16 Times Sherlock Drove Us All Crazy

6 of 17

Sherlock and John in the best Victorian garb in “The Abominable Bride”. (Photo © Robert Viglasky/Hartswood Films and BBC Wales for BBC One and MASTERPIECE)

When the Victorian Special Turned Out to Be an Elaborate Dream Sequence

Sherlock’s highly anticipated Victorian special is many things. Beautiful to look at. A potentially intriguing ghost story that has all the markers of a holiday classic. A fun little diversion from a primary narrative that’s become increasingly self-indulgent on occasion. Unfortunately, it is also basically an extended dream sequence that serves almost entirely as a tease for the series’ fourth season.

On the one hand, this isn’t the worst thing ever. Plenty of people thought a standalone Victorian episode with no ties back to the original series was an awful idea. And maybe it would have been. But maybe it would have been a fun holiday treat that didn’t come prepackaged with painfully self-aware expectations that it has to be the cleverest thing that’s ever aired. At any rate, there’s nothing inherently wrong with tying the Victorian special back into Sherlock’s main narrative. And it did provide the opportunity for many enjoyable Easter eggs and a certain amount of poking fun at itself. But the episode doesn’t actually move the plot of the show along in any substantial way.

The art of a dream sequence is that it allows our narrative and characters to explore things they otherwise wouldn’t be able to do in real life. To some extent, this happens. Thanks to a rather aggressive application of drugs, we take a deep dive into Sherlock’s psyche, where he’s re-imagining an old case to try and solve a current problem.  We learn, basically, that Sherlock thinks everyone around him is a helpless idiot, that he cares greatly about John, that he has a lot of issues with his brother that mean they should probably see a therapist ASAP. Surprise, y’all, but we already knew all of this.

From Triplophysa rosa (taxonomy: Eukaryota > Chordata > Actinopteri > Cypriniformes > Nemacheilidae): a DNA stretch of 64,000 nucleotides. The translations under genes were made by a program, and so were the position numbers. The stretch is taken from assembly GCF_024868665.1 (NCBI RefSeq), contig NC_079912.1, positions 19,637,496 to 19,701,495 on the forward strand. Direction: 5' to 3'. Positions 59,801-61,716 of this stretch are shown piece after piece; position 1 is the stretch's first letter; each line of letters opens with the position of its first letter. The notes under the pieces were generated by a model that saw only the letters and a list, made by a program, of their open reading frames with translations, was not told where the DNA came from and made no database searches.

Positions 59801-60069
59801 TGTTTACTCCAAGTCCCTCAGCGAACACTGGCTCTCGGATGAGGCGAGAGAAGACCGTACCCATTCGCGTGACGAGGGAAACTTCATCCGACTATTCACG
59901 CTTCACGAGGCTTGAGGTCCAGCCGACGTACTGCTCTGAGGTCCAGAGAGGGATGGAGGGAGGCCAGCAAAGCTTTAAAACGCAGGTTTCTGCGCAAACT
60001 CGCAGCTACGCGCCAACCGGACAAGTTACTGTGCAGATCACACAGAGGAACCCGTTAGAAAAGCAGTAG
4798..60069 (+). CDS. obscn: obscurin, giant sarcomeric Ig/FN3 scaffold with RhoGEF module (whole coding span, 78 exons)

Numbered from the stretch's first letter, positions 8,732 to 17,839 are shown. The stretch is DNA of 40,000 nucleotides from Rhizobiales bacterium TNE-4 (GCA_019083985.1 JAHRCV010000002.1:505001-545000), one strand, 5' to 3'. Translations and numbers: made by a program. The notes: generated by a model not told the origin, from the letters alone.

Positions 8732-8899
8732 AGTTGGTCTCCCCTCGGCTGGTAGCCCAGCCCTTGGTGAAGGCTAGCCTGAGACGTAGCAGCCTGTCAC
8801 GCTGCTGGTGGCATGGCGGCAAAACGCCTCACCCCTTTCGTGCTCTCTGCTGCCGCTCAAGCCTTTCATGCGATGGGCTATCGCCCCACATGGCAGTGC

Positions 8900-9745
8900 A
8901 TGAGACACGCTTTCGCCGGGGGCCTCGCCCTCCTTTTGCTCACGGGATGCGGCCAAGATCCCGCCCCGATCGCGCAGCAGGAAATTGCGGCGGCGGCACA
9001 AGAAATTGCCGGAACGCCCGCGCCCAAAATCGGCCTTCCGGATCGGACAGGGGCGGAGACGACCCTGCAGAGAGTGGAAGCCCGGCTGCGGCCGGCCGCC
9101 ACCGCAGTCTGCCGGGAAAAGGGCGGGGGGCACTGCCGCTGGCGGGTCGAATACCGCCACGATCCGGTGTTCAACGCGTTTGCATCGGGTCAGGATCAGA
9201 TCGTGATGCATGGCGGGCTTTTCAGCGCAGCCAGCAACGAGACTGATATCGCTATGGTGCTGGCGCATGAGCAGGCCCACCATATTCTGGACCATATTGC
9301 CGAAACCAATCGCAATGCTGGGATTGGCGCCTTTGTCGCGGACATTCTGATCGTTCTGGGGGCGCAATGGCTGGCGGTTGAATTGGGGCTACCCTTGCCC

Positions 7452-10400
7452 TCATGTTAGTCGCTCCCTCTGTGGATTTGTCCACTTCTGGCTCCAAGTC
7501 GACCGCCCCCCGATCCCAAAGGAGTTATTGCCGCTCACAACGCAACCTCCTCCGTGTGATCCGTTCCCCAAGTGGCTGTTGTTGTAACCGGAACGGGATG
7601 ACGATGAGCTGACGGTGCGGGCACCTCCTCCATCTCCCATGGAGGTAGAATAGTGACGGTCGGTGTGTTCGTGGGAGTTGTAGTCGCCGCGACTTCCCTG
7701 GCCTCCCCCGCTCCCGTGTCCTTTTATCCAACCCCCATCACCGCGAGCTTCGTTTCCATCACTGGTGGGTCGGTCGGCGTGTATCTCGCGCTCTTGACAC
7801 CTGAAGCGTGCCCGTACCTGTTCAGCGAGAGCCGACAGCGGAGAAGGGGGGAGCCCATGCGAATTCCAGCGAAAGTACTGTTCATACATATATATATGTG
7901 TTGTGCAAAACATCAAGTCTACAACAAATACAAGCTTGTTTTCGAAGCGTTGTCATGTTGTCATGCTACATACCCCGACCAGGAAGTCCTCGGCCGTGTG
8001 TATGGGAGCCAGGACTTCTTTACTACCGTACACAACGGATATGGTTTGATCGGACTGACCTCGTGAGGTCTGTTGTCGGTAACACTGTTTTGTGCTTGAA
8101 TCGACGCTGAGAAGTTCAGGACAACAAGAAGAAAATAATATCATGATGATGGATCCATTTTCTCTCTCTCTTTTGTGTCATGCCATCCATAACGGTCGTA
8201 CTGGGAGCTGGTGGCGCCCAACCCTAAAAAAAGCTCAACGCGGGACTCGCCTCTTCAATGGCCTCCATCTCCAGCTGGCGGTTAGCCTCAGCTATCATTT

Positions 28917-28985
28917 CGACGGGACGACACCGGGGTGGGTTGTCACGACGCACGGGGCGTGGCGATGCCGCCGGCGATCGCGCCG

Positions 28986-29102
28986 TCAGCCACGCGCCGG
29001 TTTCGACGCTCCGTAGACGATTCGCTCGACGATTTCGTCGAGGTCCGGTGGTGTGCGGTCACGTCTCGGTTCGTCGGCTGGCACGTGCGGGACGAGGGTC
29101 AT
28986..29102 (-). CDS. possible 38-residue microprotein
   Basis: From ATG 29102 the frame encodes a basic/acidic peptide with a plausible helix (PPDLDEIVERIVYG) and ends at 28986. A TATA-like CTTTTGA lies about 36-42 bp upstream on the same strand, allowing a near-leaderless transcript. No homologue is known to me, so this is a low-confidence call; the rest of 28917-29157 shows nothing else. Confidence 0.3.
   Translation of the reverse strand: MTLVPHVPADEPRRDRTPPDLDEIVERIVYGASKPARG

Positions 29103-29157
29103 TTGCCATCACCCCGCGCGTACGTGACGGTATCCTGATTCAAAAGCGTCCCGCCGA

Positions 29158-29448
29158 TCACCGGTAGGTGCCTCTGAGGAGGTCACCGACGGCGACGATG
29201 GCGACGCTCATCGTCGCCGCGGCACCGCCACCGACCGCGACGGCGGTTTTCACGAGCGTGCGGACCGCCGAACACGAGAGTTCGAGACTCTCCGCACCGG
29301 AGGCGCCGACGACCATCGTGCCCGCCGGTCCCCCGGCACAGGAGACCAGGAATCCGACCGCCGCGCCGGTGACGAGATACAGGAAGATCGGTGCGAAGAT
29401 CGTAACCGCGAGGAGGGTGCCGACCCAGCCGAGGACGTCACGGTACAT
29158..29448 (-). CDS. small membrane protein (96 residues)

The dream sequence reveal makes the episode feel less like a bit of holiday fluff, and more like a 90-minute chunk of self-indulgence. In the real world of the show, roughly ten minutes have passed since Season 3. Thanks to Sherlock’s drug trip, he apparently understands how his nemesis Moriarty is back. But he doesn’t share that information with us, or really even clarify whether or not Moriarty is dead. (Even though he’s clearly dead.) You could skip this episode and basically miss nothing and that is irritating as all get out.

Number of eyerolls: 8